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Gualala River Watershed Awareness and Protection Project

It is human nature to take what is around us without paying special attention unless some aspect seems awry. Such is the case with the Gualala River estuary as well as the watershed area that extends up the river far out of sight of most of those who routinely enter and leave Gualala over the bridge. Yet the entire watershed area must be protected, and here we learn of FoGR’s outreach effort to bring greater awareness of the reach of the fragile environment of the Gualala River.

Wild and Scenic reach of the lower Gualala River on the bank opposite Dogwood THP area, 2016

The Gualala River is the heart of the watershed that bears its name. The river is treasured by local community members and visitors alike. Many of us enjoy paddling on the river, walking nearby trails, watching for birds and wildlife, and waiting for the moment when the river breaches the sandbar in the fall. But beyond the highly visible Gualala River estuary and accessible stretch of river up to the Green Bridge, there is the less familiar and remarkable 300 square mile watershed. Many of us are not aware that the watershed is a fragile environment that continues to face many threats to the endangered fish and wildlife, diverse forests, and rare plants within it.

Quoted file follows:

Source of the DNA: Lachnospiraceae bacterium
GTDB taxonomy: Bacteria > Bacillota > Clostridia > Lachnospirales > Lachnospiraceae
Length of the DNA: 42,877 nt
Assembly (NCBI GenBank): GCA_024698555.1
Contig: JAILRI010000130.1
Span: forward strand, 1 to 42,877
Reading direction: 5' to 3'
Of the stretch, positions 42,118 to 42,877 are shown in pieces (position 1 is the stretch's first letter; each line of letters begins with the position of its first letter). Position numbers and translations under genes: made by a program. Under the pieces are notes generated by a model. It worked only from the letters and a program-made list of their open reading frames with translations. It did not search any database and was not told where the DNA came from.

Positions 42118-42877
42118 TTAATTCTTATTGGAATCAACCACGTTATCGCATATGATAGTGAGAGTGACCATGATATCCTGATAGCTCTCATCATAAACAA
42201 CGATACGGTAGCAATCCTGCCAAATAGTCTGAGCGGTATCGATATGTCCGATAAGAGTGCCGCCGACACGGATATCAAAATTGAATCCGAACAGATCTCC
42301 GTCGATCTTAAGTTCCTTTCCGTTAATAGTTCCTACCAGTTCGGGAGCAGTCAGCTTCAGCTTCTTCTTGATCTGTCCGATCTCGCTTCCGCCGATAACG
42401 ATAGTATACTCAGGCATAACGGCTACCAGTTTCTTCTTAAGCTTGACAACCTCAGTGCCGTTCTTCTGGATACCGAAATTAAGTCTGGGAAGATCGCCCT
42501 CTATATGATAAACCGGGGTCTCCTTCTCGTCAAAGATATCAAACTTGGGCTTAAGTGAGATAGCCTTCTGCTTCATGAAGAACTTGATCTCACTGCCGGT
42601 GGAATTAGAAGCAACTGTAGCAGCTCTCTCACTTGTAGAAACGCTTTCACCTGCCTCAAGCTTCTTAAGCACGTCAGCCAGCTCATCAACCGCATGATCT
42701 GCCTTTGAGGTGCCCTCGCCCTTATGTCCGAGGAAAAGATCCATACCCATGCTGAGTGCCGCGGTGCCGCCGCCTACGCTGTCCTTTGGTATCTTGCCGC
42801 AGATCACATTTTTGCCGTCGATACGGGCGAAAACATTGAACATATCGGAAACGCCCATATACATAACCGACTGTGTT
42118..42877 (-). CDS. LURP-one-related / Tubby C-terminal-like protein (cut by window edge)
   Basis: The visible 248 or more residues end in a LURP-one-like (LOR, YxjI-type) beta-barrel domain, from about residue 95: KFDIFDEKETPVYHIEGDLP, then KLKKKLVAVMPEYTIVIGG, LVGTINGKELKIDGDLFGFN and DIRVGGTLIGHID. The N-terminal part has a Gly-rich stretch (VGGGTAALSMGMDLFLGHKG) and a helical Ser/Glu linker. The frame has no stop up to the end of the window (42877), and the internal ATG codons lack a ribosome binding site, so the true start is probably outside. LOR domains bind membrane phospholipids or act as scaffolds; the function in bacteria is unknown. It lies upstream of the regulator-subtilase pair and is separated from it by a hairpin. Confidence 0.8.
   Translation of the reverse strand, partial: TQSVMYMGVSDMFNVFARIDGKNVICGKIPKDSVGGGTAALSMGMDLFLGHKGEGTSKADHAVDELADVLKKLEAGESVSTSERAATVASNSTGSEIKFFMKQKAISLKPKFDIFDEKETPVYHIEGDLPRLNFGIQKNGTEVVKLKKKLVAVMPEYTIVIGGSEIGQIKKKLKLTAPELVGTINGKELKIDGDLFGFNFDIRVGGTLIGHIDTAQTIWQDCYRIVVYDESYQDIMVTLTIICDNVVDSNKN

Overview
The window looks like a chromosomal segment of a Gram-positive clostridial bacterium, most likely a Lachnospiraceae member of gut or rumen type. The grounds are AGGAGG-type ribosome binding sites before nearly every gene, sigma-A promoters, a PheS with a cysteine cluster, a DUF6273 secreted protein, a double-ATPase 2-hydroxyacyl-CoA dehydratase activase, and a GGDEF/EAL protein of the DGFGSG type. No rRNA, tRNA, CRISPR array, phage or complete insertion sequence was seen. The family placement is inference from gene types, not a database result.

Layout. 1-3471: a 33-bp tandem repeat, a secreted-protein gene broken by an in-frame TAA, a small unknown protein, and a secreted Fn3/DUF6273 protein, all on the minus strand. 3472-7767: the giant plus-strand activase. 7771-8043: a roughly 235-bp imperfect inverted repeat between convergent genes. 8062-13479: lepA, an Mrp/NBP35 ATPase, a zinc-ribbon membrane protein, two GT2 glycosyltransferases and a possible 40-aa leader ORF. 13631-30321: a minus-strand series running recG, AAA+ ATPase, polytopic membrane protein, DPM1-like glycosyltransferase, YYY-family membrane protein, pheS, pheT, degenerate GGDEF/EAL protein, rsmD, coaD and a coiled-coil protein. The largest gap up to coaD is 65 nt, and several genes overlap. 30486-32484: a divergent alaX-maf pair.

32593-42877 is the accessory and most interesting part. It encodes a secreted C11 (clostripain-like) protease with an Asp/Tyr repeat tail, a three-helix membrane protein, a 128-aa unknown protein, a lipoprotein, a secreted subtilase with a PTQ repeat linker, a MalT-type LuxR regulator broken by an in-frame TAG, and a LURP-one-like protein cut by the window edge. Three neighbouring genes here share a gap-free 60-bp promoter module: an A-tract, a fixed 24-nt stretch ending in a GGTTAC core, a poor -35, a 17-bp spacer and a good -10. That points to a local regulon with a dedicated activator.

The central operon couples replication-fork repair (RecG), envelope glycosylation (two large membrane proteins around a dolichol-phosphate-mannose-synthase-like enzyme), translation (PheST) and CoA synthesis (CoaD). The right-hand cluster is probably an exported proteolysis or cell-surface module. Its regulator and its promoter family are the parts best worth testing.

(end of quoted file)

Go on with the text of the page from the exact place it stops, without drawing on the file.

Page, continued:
As part of its ongoing efforts to improve the health of the Gualala River watershed, Friends of Gualala River (FoGR) is embarking on a project to increase public awareness of the watershed and the role we all have in protecting it. FoGR’s Outreach and Education Subcommittee spent much of 2018 planning the Gualala River Watershed Awareness and Protection Project and recently applied for a grant to help fund the effort. The proposed project, if funded, will be launched in the spring of 2019. In the project’s initial phase, nine “Entering the Gualala River Watershed” signs will be installed in Sonoma and Mendocino counties. A community education campaign will be rolled out as the signs are installed to boost stewardship of the watershed and enlist the public’s support in its recovery.

FoGR expects to learn by the end of December, 2018 if its grant application will be funded. The grant, if awarded, will cover about half the cost of the project, so additional funds will be needed to fully implement the effort. Please consider making a donation to help fund the project. FoGR is committed to implementing the project and the Outreach and Education Subcommittee will seek alternative funding sources if it does not receive the grant award. Stay tuned for an update from FoGR about the project in early 2019.

If this type of project interests you, and you would like to explore how you could volunteer to assist the Outreach and Education Subcommittee, please contact Lynn Walton at llynnwalton@gmail.com.